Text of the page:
Tom kha sopa de frijol

Tom kha sopa de frijol

Creator notes

There’s simply nothing more comforting to me than a creamy sopa de frijol and a rich and bright tom kha soup. Both have historically cured all my ailments, from heart to stomach, and felt like an especially apt soup to share during these difficult times. As we anchor into the freshness of spring’s citrus season, and enter all things coconut for the summer, the marriage of the two soups felt meant to be, while showcasing the light spring quality of the Flor de Mayo bean.   

Though this bean has a tender name, May flower, it’s resilient, tolerant, and insists on life. It originated out of a need for beans during a difficult period in agriculture in Guanajuato, Mexico. Revista Fitotecnia writes that In the 70’s, the lowlands of Guanajuato were confronted with a plant virus, called the Tobacco Mosaic virus, that would cause a mosaic-like pattern upon infecting the plant. In response to this crisis, the National Institute of Beans (Frijol del Instituto Nacional de Investigaciones Forestales, Agrícolas y Pecuarias) bred a new and more virus-tolerant species of bean in the early 80s. 

Its subtle yet deep flavor profile and starchy texture makes for a delicious pot of brothy beans with crema, a fatty glug of olive oil, and a hefty squeeze of lime. Inspired by these flavors commonly found in a humble and beloved bowl of brothy beans, this soup takes its lime-y flavor from Thai kaffir lime leaves and lemongrass, and its creaminess from rich coconut milk. 

Enjoy with warm slices of bread or fresh tortillas de harina for a light and nourishing lunch or appetizer. 

– Andrea Aliseda, @andrea__aliseda 



Featured bean: Flor de Mayo

Other beans to try: Bayo or Ojo de Cabra

Take 'em from dried to cooked with our guide

Print recipe here



For the soup
  • 3 cups cooked Flor de Mayo beans, strained with broth reserved
  • 2 tbsp olive oil
  • 2 chiles de árbol, deseeded
  • 1 bay leaf
  • ½ tsp mushroom powder
  • ⅛ tsp black pepper
  • 1 tbsp butter
  • 3 garlic cloves, minced
  • 1 13.5-oz can coconut milk, full fat
  • 3 kaffir lime leaves
  • 1 1-inch piece of lemon grass
  • 1 tsp sea salt, plus more to taste
  • ⅛ of a bunch of fresh cilantro, plus more for serving
  • ¼ bunch Thai basil, for serving
  • Lime, for serving
  • Flaky sea salt, for serving
For the coconut crema
  • ⅓ cup unsweetened cultured coconut yogurt
  • 2 tsp lemon juice


Prepare the soup: To a medium-sized saucepan on medium heat, add olive oil. Once oil is warm, add chiles de árbol and bay leaf. (Note: this will activate their flavor more and bring out its spiciness. For a milder and fruitier result, add chile de árbol when instructed to add kaffir leaves.)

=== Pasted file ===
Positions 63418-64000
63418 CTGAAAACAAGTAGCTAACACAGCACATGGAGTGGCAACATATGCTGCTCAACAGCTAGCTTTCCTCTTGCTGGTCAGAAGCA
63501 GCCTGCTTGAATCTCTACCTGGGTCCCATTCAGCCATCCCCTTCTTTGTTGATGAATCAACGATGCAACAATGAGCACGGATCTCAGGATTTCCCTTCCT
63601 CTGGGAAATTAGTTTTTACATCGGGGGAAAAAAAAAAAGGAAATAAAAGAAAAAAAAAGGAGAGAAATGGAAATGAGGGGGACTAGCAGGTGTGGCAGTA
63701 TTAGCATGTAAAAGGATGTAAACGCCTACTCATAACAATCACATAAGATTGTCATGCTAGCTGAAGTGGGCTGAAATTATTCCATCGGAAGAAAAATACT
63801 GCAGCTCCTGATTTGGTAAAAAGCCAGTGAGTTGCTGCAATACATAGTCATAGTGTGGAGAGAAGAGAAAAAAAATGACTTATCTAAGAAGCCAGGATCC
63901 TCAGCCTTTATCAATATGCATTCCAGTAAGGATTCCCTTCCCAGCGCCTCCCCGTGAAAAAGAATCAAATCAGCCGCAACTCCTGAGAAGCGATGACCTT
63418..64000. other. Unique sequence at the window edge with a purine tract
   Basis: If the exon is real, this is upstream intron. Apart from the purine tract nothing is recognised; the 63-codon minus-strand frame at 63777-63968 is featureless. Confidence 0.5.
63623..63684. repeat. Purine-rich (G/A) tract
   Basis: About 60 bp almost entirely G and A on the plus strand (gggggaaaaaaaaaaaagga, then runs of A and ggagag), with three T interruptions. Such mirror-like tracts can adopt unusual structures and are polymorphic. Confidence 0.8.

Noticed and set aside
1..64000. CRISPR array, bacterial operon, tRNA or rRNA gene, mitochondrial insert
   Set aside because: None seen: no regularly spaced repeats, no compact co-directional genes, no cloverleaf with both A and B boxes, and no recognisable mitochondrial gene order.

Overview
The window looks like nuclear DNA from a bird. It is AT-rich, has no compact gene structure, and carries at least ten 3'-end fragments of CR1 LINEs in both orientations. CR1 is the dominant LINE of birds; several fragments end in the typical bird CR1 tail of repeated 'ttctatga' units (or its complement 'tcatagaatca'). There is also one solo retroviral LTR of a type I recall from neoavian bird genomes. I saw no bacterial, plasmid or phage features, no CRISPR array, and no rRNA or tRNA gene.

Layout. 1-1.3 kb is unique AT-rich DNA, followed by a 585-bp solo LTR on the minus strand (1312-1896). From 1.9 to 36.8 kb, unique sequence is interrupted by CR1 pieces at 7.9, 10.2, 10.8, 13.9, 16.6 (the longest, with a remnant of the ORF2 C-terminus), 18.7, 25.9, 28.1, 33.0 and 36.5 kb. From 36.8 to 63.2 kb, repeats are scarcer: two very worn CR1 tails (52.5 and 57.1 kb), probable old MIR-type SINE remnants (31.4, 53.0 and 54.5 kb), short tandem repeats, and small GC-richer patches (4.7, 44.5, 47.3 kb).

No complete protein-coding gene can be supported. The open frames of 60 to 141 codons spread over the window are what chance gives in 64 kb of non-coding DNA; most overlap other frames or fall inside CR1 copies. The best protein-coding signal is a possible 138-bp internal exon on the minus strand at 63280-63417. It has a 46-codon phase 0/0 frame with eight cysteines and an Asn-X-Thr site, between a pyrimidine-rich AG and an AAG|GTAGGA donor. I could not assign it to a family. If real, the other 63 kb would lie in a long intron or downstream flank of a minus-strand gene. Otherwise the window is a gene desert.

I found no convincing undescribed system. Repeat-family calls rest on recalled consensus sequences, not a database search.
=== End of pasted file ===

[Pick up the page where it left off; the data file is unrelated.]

Add mushroom powder and black pepper next, stirring quickly. Then add butter and garlic. Stir everything together until fragrant, about 2 minutes. Once garlic is golden, add strained beans to the saucepan and stir to coat everything together, about 2 minutes until it starts to bubble up. Rub kaffir leaves with your hands to release the aromas and add them to beans, as well as the lemongrass (if you withheld the chile de árbol, add it here now), then add the ½ cup of reserved bean broth and whole can of coconut milk. Stir together and put on high heat.

Add salt and stir. Once the soup has come to a boil, add cilantro and lightly submerge. Then, bring the heat down to medium and allow it to simmer for about 7 minutes. The kaffir leaves should be a paler green, and the broth a light mushroom brown. Taste to adjust salt if needed. Turn off the heat and remove chiles, kaffir leaves, bay leaf, and lemongrass. Allow mixture to cool for about 5 minutes before blending. 

Make coconut crema: Make the coconut crema. Add coconut yogurt and lemon juice to a small mixing bowl. Mix together with a whisk, and set in the fridge if not using immediately. 

Finish soup and assemble: Pluck out leaves of cilantro and Thai basil and set aside for serving. Next, blend the soup together until smooth, and serve hot. Drizzle in the coconut crema, olive oil, and a squeeze of lime, then sprinkle with fresh cilantro and Thai basil and a pinch of flaky sea salt. Enjoy with warm slices of bread or fresh tortillas.



Feast for the Future brothy beans

Feast for the Future brothy beans

Southwest salad with Primary Beans Southwest Red beans

Southwest beans with toasted hominy and honey tomatillo vinaigrette

Crispy chicken thighs with braised beans and asparagus

Crispy chicken thighs with braised beans and asparagus